All posts tagged: Gaston Bachelard

REAL ESTATE + A HOME OF MY OWN

By Leslie Lindsay Two celebrated authors write autobiographies about home and writing. Always with a Book| Memoir Monday A HOUSE OF MY OWN: Stories from My Life by Sandra Cisneros Leslie Lindsay Spotlight REAL ESTATE: A Living Autobiography by Deborah Levy The author of two widely acclaimed novels (THE HOUSE ON MANGO STREET), a story collection, and two books of poetry, Sandra Cisneros is the recipient of numerous awards, including The National Endowment for the Arts Fellowships, The Lannan Literary Awards, The American Book Award, a MacArthur Fellowship, Cisneros was born in Chicago but resides in Mexico. Deborah Levy is of the great thinkers and writers of our time, and here is the highly anticipated final installment in critically acclaimed “living autobiography” series. She is the author of seven novels: Beautiful Mutants, Swallowing Geography, The Unloved, Billy and Girl, Swimming Home, Hot Milk, and The Man Who Saw Everything.. Her work is widely translated. ABOUT REAL ESTATE (Levy, 2021): “I began to wonder what myself and all unwritten and unseen women would possess in their property portfolios at the …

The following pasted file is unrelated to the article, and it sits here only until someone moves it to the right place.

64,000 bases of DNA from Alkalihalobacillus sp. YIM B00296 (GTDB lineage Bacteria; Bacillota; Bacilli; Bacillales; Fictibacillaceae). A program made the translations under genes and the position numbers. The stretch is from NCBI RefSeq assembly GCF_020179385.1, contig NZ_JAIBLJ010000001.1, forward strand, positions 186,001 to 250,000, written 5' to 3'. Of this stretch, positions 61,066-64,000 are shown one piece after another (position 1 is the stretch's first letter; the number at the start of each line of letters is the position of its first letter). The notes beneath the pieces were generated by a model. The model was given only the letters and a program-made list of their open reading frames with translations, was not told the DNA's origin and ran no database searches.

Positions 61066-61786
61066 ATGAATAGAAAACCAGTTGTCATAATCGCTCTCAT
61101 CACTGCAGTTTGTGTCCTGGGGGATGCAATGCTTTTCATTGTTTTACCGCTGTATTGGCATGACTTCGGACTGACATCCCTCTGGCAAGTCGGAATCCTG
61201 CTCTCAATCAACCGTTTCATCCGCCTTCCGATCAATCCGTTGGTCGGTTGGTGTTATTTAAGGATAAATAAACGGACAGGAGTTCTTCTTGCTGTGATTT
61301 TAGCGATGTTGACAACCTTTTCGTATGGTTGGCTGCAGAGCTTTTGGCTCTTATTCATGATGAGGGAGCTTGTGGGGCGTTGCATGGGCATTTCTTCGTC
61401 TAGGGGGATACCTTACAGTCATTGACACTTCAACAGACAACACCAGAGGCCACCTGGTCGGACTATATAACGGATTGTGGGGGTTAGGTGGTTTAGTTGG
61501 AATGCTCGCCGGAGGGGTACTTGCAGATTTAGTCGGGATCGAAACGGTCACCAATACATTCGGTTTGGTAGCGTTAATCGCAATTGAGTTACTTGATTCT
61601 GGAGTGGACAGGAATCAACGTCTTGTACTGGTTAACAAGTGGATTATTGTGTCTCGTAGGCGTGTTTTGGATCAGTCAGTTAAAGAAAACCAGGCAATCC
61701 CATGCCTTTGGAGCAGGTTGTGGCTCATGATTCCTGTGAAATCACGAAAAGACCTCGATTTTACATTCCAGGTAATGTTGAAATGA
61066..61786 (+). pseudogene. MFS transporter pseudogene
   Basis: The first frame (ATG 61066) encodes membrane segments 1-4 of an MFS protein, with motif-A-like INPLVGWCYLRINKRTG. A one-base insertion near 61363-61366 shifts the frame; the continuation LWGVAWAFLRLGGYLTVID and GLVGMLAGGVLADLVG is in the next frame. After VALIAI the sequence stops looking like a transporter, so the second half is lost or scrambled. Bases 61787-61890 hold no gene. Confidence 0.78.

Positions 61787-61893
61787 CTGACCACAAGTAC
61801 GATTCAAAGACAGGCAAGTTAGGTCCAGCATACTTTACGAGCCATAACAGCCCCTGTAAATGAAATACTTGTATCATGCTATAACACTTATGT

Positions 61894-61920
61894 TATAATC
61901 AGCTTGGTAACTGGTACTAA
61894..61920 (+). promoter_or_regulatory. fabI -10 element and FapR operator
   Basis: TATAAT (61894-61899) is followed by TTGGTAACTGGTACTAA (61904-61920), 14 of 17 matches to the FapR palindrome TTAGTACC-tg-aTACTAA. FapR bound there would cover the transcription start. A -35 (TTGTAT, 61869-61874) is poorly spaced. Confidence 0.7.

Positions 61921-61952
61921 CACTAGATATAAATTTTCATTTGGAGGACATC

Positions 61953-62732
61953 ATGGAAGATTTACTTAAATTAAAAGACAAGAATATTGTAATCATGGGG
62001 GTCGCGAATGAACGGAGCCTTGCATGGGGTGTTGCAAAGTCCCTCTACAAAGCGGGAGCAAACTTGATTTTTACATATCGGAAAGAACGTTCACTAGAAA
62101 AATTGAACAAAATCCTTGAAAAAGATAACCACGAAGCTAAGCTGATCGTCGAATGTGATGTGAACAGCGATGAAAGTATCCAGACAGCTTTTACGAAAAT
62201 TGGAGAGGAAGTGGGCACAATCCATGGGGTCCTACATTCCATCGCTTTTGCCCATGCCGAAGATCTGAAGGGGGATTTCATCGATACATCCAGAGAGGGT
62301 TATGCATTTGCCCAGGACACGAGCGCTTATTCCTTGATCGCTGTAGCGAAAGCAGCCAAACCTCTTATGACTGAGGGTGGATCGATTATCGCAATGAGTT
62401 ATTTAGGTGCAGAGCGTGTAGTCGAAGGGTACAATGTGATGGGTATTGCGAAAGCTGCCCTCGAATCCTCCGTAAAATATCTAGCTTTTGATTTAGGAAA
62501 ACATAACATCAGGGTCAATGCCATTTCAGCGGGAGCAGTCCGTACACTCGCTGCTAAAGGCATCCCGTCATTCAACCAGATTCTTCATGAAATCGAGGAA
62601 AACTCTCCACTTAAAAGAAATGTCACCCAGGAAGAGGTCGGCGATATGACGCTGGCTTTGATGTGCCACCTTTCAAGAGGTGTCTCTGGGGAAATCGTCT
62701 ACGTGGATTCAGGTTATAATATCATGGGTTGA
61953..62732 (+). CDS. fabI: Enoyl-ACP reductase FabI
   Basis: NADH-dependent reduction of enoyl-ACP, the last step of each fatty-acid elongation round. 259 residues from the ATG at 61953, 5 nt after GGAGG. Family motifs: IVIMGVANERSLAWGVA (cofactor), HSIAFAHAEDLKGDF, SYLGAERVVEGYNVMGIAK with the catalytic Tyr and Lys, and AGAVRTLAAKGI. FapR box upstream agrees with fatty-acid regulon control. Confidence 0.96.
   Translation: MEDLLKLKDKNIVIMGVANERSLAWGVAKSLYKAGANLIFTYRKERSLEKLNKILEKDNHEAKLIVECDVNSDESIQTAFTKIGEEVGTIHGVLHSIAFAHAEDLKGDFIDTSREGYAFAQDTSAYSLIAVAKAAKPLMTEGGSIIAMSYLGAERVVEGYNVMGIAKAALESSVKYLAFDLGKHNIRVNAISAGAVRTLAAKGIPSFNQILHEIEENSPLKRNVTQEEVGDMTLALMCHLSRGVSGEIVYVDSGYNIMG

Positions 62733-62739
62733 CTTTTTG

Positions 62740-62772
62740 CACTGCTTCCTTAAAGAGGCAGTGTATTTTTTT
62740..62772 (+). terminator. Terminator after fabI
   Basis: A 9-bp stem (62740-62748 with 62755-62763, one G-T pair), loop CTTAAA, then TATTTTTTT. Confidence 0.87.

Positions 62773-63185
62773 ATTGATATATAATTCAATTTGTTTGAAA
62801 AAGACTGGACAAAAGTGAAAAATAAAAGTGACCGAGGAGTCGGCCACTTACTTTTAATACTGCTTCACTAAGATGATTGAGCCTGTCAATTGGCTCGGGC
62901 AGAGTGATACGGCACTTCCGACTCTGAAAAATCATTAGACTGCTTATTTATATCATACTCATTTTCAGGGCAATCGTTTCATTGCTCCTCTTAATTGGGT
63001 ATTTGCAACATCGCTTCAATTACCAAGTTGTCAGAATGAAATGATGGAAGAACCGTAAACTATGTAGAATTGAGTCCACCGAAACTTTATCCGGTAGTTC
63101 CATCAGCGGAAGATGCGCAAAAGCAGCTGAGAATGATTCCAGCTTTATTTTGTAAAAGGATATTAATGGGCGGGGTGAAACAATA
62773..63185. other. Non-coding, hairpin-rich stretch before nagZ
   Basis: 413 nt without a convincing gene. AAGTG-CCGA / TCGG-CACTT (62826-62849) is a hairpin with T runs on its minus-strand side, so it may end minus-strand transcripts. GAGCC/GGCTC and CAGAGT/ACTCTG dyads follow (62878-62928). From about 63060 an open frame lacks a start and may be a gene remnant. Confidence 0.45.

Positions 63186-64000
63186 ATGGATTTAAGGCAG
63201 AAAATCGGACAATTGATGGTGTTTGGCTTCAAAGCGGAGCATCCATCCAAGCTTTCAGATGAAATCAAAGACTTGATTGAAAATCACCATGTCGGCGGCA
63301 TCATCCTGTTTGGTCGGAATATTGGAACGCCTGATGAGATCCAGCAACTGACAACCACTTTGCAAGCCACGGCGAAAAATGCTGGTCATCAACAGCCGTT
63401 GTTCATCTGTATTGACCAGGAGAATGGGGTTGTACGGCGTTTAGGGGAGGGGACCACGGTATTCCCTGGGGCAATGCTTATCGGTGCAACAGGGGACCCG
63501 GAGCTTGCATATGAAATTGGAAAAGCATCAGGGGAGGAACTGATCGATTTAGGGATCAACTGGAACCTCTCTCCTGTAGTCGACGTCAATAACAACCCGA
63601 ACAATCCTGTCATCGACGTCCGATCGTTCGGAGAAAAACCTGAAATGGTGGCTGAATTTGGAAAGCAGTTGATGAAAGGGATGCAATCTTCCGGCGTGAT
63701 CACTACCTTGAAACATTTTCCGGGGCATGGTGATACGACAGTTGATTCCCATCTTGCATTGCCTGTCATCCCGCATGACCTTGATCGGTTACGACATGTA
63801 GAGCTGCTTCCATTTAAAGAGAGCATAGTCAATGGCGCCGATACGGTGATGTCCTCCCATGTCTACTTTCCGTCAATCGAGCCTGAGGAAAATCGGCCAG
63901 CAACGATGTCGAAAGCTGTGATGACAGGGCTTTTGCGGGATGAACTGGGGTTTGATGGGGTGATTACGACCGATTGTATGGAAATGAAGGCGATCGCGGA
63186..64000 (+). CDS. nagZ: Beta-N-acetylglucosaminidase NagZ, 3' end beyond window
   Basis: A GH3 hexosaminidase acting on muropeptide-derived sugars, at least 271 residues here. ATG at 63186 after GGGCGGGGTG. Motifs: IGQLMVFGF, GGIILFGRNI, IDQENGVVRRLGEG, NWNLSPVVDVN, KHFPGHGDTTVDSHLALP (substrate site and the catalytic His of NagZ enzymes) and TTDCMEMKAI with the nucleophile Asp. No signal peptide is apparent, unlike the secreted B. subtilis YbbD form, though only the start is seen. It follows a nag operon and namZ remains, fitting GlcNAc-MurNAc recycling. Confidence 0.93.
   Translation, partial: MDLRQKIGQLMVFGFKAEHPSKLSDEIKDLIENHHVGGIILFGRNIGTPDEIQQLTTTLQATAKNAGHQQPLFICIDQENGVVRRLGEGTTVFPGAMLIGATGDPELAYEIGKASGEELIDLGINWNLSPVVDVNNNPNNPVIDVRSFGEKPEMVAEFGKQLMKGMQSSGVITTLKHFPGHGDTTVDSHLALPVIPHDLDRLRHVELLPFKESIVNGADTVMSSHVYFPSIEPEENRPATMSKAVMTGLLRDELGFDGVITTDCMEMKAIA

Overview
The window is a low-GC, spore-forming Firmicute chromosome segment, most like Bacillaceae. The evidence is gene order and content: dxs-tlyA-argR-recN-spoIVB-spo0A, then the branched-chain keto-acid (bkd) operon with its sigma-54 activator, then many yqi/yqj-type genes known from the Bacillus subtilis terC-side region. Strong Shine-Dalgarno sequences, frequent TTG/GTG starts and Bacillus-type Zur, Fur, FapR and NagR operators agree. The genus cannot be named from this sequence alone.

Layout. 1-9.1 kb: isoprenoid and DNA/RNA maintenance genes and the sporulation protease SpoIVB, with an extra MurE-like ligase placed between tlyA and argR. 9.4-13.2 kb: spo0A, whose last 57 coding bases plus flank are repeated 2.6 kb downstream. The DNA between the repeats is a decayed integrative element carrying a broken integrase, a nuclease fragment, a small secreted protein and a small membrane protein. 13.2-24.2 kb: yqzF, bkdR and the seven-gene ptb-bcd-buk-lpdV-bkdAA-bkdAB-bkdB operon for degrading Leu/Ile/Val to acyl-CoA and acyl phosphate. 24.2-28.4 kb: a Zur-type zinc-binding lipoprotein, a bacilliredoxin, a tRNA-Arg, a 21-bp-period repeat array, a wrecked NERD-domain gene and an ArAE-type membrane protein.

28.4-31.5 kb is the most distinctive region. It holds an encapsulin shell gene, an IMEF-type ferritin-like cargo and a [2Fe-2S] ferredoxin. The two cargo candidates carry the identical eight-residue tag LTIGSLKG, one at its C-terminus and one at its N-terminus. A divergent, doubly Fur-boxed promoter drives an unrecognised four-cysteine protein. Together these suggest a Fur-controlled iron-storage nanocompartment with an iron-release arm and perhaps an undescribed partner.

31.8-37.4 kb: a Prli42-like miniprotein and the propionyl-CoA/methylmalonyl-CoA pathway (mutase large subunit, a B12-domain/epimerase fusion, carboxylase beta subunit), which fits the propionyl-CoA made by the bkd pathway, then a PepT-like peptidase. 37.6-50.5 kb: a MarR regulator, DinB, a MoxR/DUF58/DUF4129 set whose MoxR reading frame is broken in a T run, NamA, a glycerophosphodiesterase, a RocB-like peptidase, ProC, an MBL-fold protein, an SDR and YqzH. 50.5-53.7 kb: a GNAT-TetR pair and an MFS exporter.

Gorgeously stark, yet lush poetry collection about homes, architecture, design, & more by Middlebury College President Laurie Patton

By Leslie Lindsay  A deeply moving and stirring collection of poems about houses and homes inspired by Gaston Bachelard’s 1958 classic, THE POETICS OF SPACE. Houses, homes, dwellings…they all have a mystical experience for me. They may be composed of timber and hardware, plaster and bricks and glass, but they hold truths deeper and darker still. A house may live only once, but it encompasses many lives.  HOUSE CROSSING (Station Hill, May 2018) is a “simple poetry of houses,” as author Laurie Patton says. Ultimately, she was inspired by the “geometry of intimacy” in urbane, basic architecture–a corner, the end of a hallway, a window, the attic. While the 32 short poems in the collection are a study in brevity, they pack such a soft-focused punch, going deep and leaving the reader with a disquieting contemplation. Titles are simple, but oh how they had me swooning: eaves, cupola, well, demolition, grave.  I don’t mean to be glib when I say these poems are haunting. Patton’s work dwells in the white space, the what-might-have-been. One reads the words and imagines a scene, but …